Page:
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28 Oct 2002 : Column 560Wcontinued
Mr. Nigel Evans: To ask the Secretary of State for International Development what preparations she has made to ensure the safety and continuity of service to the public in the event of a firefighters' strike; and what the cost is to the Department of these actions. 
Clare Short: The nature of my Department's work is such that there would be little direct impact on our service to the public as a result of a fire-fighter's strike. We are of course looking at our contingency arrangements in the event of a fire, and have taken action to raise the awareness of all our staff. No additional expenditure has been incurred.
Dr. Tonge: To ask the Secretary of State for International Development what the estimated amount of food aid required by the World Food Programme is; and how much has been distributed to (a) Zambia, (b) Zimbabwe, (c) Malawi, (d) Mozambique, (e) Lesotho, (f) Swaziland and (g) Angola. 
|Country||Planned food aid needs July 2002March 2003||Quantities delivered||Quantities in transit|
|Zimbabwe||452,955 MT||15,490 MT||51,400 MT|
|Malawi||264,501 MT||39,009 MT||80,636 MT|
|Zambia||130,603 MT||7,218 MT||46,467 MT|
|Mozambique||54,145 MT||0 MT||11 ,982 MT|
|Lesotho||64,089 MT||29,931 MT||33,577 MT|
|Swaziland||26,166 MT||818 MT||16,860 MT|
|Angola (to Dec 2003)||305,598 MT||77,366 MT||83,531 MT|
The World Food Programme (WFP) is currently revising its requirements for the southern Africa humanitarian crisis in the light of a recent assessment of needs to March 2003 by the Food, Agriculture and Natural Resources Vulnerability Assessment Committee of the Southern Africa Development Community (SADC). Planning since April has assumed that needs will peak in the period December 2002 to March 2003.
Figures do not include food aid from WFP's previous country-specific programmes which have been transferred to the regional emergency operation, and which met needs early in the marketing year from May. Neither do they include food aid deliveries through other (non-WFP) parallel pipelines.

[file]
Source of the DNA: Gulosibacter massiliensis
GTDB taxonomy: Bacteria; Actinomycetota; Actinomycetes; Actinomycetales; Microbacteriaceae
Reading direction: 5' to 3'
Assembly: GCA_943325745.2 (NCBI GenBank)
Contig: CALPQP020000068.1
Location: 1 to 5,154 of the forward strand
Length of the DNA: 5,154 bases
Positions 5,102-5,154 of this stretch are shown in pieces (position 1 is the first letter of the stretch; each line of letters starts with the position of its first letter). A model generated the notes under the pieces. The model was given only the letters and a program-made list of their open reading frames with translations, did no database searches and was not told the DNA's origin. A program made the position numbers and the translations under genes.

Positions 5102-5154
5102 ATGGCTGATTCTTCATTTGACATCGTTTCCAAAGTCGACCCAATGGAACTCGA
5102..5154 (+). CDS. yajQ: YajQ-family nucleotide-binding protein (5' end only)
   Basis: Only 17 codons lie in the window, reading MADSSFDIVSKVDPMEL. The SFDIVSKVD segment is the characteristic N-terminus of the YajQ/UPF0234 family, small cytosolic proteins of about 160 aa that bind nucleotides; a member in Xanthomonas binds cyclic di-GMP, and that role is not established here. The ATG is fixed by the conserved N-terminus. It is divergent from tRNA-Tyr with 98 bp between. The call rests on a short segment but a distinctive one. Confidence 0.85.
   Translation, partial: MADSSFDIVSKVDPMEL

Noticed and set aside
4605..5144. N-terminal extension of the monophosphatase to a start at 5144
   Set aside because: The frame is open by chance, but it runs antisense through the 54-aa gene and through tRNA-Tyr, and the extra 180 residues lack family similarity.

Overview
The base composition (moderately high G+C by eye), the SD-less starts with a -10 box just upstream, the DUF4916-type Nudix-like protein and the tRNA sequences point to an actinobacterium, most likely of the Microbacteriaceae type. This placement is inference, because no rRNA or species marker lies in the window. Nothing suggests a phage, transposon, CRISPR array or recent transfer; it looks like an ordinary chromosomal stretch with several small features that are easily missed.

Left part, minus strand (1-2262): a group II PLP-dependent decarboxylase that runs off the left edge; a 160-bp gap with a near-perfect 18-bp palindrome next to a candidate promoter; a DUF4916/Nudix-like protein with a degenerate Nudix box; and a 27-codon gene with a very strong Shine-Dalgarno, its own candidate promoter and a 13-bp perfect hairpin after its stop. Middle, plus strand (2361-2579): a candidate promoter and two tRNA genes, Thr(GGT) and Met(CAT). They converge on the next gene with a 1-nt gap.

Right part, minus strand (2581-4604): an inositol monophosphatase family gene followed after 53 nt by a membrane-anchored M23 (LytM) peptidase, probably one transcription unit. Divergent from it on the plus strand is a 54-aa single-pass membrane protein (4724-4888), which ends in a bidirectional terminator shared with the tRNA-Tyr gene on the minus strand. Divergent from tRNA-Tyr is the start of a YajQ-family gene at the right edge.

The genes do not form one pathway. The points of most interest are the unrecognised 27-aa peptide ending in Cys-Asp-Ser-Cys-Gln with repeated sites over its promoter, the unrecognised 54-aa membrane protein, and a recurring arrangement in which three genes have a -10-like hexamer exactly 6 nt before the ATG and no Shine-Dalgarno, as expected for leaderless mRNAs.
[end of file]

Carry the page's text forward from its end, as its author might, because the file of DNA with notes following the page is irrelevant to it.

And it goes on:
Mrs. Spelman: To ask the Secretary of State for International Development what plans she and her Department have to meet representatives of the Libyan Government. 
Clare Short: None, at present.
John Barrett: To ask the Secretary of State for International Development how many Departmental
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staff have been seconded to multilateral aid organisations for the purpose of improving aid effectiveness in the last five years. 
Clare Short: There are currently 69 DFID staff seconded to multilateral aid organisations. There is no central record of staff seconded in previous years.
Mr. Hepburn: To ask the Secretary of State for International Development what proportion of overseas aid is spent on (a) basic health care and (b) education. 
Clare Short: The information required on the proportion of the UK's bilateral aid programme allocable by sector in 200102 is:
Basic health care: 12 per cent.
These figures represent expenditure on projects and programmes specific to these sectors but do not capture the full extent of our efforts in each policy area because they exclude multisector projects and programmes, strategic funding to civil society organisations and budget support and balance of payments. Also excluded are activities funded through multilateral channels.
John Barrett: To ask the Secretary of State for International Development what efforts are being made to improve the quality of data collection in the measurement of aid effectiveness. 
Clare Short: The Millennium Development Goals (MDGs) provide an internationally agreed framework for assessing the overall effectiveness of the development effort. A working set of 48 indicators has been agreed against which to measure progress. These provide a baseline for the international community to help ensure an adequate set of internationally available indicators that the UN will use to report global progress annually.
Within individual countries DFID and other donors are committed to using Government performance indicators and data whenever possible to monitor progress. This minimises additional demands for information on developing countries, and allows us to strengthen country statistical systems at the same time as improving data for measuring our own effectiveness.
Most of the world's poorest countries are developing Poverty Reduction Strategies (PRSs) which set out how their Governments will address poverty. These PRSs must set out a monitoring framework which specifies the indicators which the Government and donors will use to assess progress. These frameworks have focussed attention on the poor quality and availability of existing data, and have encouraged increased and better co-ordinated Government and donor support to build capacity to collect the information required. DFID is currently supporting the PRS monitoring process in several countries, including Uganda, Malawi, Pakistan and Ghana, both directly and by helping to build general statistical capacity to underpin the PRS framework. Other bilateral donors are supporting efforts here and elsewhere. Strengthening country data systems also improves the availability and quality of the